Fitch Ratings says in a new report that total new bonds and sukuk (with a maturity of more than 18 months) from the Gulf Cooperation Council (GCC), Malaysia, Indonesia, Turkey, Singapore, Pakistan, Sri Lanka, and Taiwan (GCC+7) declined 27% in 1H15 from a year ago.
Bonds were down 30% and sukuk by 16%. In 2Q15 sukuk accounted for 20% of total new issuance, marginally up from 18% in 2Q14.
The decline is driven by falling oil prices, challenging external funding conditions due to the expected Federal Reserve interest rate hike, and uncertainties over Greece during 2H15. These factors have led to increased volatility in global financial markets, making it more challenging to raise funds in sukuk core markets and emerging markets in general.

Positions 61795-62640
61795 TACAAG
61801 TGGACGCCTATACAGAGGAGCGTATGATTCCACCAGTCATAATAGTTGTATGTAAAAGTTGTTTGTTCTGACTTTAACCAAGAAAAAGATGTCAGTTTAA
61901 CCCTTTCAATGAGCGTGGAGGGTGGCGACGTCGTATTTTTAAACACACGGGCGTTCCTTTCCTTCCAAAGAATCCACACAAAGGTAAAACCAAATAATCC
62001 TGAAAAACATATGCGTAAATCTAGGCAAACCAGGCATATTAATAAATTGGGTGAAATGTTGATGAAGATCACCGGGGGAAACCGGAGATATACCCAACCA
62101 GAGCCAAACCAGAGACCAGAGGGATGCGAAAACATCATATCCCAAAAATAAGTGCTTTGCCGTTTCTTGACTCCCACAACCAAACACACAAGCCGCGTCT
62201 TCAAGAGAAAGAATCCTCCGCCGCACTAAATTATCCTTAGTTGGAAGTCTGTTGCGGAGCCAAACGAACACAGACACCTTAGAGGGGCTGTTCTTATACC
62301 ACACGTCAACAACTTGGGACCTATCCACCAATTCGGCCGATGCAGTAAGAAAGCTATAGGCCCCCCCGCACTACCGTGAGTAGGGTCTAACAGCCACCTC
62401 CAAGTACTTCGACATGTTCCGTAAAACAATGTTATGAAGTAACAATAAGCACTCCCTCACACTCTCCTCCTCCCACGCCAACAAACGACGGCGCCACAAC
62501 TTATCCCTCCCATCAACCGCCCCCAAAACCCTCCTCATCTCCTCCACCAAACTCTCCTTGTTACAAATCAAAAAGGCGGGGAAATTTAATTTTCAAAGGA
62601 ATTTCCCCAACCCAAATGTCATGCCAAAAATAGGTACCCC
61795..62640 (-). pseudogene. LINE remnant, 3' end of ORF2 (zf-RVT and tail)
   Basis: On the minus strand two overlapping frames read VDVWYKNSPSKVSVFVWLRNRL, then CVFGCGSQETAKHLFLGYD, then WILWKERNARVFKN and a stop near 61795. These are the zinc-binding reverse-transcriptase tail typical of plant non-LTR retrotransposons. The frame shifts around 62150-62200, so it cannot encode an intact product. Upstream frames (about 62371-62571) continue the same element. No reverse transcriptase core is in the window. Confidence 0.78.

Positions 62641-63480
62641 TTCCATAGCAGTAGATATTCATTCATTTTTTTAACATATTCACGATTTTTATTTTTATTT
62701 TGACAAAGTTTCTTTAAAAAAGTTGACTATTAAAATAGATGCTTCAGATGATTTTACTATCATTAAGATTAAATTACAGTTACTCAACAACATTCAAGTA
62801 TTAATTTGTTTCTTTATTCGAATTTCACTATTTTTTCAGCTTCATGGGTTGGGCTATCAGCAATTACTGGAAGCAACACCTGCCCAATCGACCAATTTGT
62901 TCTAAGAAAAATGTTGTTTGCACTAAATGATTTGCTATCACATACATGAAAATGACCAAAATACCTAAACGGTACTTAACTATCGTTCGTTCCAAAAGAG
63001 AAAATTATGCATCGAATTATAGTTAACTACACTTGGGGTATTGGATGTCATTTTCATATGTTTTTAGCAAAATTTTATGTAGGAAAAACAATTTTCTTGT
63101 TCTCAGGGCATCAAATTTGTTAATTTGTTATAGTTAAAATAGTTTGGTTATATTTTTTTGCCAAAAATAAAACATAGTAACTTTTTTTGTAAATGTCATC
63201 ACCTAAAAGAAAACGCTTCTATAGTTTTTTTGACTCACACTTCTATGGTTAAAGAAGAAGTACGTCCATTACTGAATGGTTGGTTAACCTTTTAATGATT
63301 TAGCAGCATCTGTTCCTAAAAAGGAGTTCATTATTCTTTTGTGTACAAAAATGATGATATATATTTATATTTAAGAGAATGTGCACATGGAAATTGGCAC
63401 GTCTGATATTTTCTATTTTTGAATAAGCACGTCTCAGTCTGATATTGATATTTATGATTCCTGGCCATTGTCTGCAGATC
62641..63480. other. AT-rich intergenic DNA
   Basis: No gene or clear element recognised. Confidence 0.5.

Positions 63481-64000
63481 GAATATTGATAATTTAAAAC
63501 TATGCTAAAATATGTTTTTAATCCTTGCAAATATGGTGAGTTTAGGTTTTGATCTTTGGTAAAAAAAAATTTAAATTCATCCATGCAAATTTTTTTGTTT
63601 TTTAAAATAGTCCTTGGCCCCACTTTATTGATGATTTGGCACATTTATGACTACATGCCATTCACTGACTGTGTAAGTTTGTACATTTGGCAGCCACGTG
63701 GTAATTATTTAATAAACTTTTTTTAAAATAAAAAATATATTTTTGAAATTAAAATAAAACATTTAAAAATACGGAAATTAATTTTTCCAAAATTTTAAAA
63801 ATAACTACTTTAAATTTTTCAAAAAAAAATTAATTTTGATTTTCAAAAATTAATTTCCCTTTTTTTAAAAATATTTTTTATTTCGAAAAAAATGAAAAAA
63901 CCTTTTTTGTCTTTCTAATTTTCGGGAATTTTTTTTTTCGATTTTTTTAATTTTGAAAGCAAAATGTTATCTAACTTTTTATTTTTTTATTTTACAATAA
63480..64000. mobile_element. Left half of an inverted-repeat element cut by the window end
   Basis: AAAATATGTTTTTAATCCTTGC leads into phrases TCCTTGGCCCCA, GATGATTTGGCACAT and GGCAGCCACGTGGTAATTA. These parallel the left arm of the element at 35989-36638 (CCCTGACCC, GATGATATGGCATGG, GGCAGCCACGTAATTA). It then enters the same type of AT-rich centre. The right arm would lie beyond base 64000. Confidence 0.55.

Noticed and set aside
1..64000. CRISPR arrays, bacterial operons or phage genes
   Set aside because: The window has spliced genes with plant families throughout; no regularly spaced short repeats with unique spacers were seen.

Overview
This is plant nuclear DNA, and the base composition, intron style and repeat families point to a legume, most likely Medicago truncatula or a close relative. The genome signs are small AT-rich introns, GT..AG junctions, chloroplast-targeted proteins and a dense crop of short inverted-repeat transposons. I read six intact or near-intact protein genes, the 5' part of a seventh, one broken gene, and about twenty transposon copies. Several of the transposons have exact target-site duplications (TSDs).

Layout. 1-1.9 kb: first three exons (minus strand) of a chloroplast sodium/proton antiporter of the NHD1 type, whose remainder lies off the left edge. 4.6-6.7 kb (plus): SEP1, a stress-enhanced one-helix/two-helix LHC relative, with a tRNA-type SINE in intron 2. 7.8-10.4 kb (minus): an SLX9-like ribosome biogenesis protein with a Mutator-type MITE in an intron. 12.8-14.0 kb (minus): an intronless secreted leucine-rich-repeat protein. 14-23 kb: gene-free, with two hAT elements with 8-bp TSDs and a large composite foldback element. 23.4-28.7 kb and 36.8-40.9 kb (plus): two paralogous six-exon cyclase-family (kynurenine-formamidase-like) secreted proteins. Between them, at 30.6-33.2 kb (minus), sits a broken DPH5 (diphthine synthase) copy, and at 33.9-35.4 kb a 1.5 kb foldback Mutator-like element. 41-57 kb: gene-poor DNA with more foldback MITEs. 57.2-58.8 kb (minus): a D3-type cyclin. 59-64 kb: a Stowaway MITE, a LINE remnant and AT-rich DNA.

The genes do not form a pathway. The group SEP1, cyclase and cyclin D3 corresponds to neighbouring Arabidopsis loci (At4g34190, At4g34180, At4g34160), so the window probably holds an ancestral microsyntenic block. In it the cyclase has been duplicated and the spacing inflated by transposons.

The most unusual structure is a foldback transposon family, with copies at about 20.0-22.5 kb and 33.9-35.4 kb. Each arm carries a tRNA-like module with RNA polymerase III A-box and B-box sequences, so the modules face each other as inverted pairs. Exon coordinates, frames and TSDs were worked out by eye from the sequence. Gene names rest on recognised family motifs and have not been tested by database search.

In 1H15 GCC sukuk and bond issuance declined 25% yoy. Loans (Islamic and conventional syndicated loans) in the GCC+7 issuers were down 7% in 2Q15. However, Islamic finance deals were up 47% yoy in 1H15 and accounted for 13% of total new loans. Islamic finance deals share in 2Q15 increased 9.5%, which was lower than in 1Q15 at 16.5%, but still above the last few years’ average of 7%. Islamic deals came mostly from the GCC – mainly Saudi Arabia and the UAE.
Strong sovereign and financial institution (FI) sukuk Issuance in 1H15, notably the Republic of Indonesia issued a USD2bn 10-year wakala sukuk due in 2025, which is the largest single-tranche US dollar sukuk issuance in Asia. Key FI sukuk issues in 2Q15 were by Dubai Islamic Bank and Noor bank at USD750m each.
Corporates continued to be relatively quiet in terms of issuance. In 2Q15 the total sukuk issuance volume rated by Fitch grew 7.2% to USD48.3bn, with sovereigns standing at 39% and corporates at 34%, followed by FI accounting for 27%.